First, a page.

God possesses magical qualities such as parting the red sea, creating humankind from dust, impregnating a virgin with his seed, and turning a person into a pillar of salt. Jesus also possesses magical qualities such as the ability to raise the dead, turn water into wine, heal the sick, etc.
The point is, both of these conceptions are nearly the same and equally unbelievable as factually correct stories to any rational thinking person. Why is it God’s actions have “credibility” and so-called “believability” while Santa’s do not? Do we buy in to stories of God because his supposed actions appear in an ancient book, backed by earthly authority through the institution of the centuries-old church that somehow, someway, shield these stories from questioning and criticism? Nobody but little kids believe in Santa Claus. Everyone else knows he is make-believe. But millions of people believe God and Jesus Christ are not imaginary, but real beings intervening in our lives today. The double standard is a striking one, and what is perhaps more striking is how we fail to see our hypocrisy and contradiction in applying this double standard. I find it laughable how people will say Christmas is not about the mythical Santa Claus, but about the “real” God and the birth of his son Jesus Christ. They are all equally mythical. That is the point. Neither Santa nor Jesus are more or less “real” than the other. They are mythical characters symbolically representing truths of humanity which transcend time and space, and any egotistical notions of one’s particular myth being “right” with all others being “wrong.”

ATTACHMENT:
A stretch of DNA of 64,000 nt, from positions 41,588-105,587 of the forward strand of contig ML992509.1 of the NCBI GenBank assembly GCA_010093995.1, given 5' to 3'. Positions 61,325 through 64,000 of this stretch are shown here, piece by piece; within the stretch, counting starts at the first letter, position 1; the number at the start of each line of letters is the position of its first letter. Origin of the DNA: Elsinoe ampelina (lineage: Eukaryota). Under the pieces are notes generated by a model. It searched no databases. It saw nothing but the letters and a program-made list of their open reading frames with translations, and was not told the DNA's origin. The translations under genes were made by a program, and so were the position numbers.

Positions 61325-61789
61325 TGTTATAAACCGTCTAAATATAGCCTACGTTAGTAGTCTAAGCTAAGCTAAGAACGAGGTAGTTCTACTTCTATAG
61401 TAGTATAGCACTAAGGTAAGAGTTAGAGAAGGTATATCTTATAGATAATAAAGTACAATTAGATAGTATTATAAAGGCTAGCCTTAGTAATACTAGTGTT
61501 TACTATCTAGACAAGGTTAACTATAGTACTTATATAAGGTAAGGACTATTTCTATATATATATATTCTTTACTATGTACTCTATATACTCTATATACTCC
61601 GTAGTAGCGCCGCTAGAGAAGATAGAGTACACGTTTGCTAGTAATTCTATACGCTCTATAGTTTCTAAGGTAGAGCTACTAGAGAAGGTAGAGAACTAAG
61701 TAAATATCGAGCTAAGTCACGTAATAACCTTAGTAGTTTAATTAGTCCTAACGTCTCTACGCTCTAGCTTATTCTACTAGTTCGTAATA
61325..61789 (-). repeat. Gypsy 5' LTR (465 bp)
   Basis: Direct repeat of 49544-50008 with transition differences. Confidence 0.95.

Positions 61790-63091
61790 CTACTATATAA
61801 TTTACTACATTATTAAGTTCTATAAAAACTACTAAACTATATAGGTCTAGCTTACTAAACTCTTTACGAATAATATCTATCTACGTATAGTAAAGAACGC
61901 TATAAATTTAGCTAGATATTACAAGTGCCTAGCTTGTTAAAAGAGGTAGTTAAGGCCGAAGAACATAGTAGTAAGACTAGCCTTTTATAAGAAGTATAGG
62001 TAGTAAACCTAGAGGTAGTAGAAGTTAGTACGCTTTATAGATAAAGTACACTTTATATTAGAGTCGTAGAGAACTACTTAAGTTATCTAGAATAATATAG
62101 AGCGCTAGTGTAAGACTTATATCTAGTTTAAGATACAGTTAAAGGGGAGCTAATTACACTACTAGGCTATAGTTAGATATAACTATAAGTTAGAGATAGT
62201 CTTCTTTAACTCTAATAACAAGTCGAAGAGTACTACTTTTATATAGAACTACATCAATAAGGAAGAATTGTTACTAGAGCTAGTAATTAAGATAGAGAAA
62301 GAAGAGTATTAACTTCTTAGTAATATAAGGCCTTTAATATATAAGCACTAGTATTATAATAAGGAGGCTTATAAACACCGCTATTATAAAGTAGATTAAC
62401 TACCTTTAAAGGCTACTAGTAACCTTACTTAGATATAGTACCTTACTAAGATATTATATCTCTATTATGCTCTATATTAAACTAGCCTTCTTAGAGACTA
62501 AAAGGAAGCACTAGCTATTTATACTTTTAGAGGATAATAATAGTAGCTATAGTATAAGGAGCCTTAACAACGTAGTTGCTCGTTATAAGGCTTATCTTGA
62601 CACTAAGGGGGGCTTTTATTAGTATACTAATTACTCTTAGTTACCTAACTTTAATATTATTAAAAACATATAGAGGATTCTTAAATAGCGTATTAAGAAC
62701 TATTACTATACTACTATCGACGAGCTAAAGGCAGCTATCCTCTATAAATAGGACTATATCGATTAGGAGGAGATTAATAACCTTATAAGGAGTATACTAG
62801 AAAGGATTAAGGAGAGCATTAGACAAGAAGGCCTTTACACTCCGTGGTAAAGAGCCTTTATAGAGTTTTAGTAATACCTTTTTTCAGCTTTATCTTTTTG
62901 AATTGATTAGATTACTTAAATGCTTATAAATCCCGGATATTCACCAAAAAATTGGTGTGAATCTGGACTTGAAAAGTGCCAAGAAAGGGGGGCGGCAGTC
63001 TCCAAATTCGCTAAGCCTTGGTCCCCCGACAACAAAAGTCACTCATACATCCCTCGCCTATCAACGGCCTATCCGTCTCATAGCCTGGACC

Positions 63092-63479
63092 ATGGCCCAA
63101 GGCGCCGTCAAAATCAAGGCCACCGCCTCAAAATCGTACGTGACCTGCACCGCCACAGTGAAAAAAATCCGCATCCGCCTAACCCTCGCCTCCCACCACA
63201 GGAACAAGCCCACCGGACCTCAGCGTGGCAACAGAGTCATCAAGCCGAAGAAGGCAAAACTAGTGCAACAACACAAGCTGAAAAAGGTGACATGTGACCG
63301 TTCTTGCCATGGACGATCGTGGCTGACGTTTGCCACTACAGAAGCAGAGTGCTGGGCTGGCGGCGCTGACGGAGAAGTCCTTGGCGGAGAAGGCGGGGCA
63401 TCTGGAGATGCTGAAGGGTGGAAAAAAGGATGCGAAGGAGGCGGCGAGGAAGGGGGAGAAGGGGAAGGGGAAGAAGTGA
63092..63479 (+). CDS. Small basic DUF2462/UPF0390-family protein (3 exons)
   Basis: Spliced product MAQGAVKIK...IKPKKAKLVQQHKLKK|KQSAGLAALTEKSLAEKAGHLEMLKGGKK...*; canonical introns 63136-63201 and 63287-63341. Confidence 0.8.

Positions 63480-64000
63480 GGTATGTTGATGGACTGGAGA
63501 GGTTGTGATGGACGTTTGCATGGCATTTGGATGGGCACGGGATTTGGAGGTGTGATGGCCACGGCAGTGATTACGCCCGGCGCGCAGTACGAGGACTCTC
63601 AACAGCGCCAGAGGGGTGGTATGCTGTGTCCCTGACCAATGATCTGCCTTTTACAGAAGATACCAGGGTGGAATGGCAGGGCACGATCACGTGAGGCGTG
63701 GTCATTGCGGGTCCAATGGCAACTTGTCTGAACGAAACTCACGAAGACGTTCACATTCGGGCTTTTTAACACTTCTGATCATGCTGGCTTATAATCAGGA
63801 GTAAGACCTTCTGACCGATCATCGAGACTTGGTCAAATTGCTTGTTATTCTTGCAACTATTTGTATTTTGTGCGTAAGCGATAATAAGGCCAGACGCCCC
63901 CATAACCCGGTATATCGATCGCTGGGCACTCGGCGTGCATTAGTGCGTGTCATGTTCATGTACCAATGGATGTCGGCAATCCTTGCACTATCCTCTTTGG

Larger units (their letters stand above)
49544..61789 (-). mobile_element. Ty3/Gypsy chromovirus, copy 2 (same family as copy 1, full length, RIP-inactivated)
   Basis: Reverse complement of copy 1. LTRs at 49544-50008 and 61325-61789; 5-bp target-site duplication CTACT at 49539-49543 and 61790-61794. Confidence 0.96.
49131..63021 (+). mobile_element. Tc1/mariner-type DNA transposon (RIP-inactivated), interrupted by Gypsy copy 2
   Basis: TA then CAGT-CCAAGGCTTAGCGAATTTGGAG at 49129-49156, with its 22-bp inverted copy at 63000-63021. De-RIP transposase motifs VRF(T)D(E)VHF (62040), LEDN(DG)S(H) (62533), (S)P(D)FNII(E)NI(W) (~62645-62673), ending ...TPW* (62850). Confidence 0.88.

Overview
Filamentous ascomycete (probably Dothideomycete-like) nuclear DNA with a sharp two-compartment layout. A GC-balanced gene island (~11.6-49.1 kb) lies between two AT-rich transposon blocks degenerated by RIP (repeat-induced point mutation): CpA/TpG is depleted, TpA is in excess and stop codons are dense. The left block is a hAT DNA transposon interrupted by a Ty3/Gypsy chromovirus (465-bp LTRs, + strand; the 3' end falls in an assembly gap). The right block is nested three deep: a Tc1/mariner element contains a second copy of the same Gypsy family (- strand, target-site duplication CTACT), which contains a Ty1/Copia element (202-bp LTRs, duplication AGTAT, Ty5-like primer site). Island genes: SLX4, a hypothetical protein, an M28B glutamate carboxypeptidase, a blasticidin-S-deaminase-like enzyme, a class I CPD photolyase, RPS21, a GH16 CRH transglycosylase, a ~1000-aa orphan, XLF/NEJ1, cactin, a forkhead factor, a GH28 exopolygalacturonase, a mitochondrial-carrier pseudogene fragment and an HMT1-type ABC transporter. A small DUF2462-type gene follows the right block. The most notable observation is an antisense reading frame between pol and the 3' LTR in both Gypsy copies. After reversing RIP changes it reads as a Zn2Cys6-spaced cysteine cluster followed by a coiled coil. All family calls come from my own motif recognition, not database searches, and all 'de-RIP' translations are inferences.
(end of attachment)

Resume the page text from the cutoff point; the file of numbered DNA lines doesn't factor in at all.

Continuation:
Those adults who tell the Santa Claus story at least see the story for what it is – a myth. Religious people are much less honest because they take their particular myth from their own religious tradition at face value, as literal fact, while failing to see their stories as equally mythical as everyone else’s religious myth. Would it not be more honest and beneficial for humanity to simply view religious myth for what it is – poetic metaphors… stories such as “Star Wars,” “Lord of the Rings,” and “Harry Potter,” which illustrate universal truths within humanity instead of stories to be believed in as literal fact? Stories such as “Star Wars” do not create wars with rival fans of “Harry Potter.” Why is this? Because everyone knows these stories are mythical and symbolic, not to be taken literally, and while one may be a fan of one or both, everyone knows it is not worth killing each other because we may have disagreements about which story is true and which is false. All are true. None are factual.
As we have discovered previously in this book, it is our own arrogance and narcissistic egotism which is responsible for all of these notions of our personal “righteousness” over everyone else. As long is it is our god, our myth, our notion of reality others accept, we are content. Does it make sense to blow each other up, to persecute, coerce, and murder others in defense of the so-called “righteousness” of our beliefs? If the entire point of all religions is to point us to truth, to peace, to love, and to kindness – the true spirit of Christmas, then the defense of personal religious beliefs is obviously not the way, nor the truth, nor the life… and by their fruits… we shall know.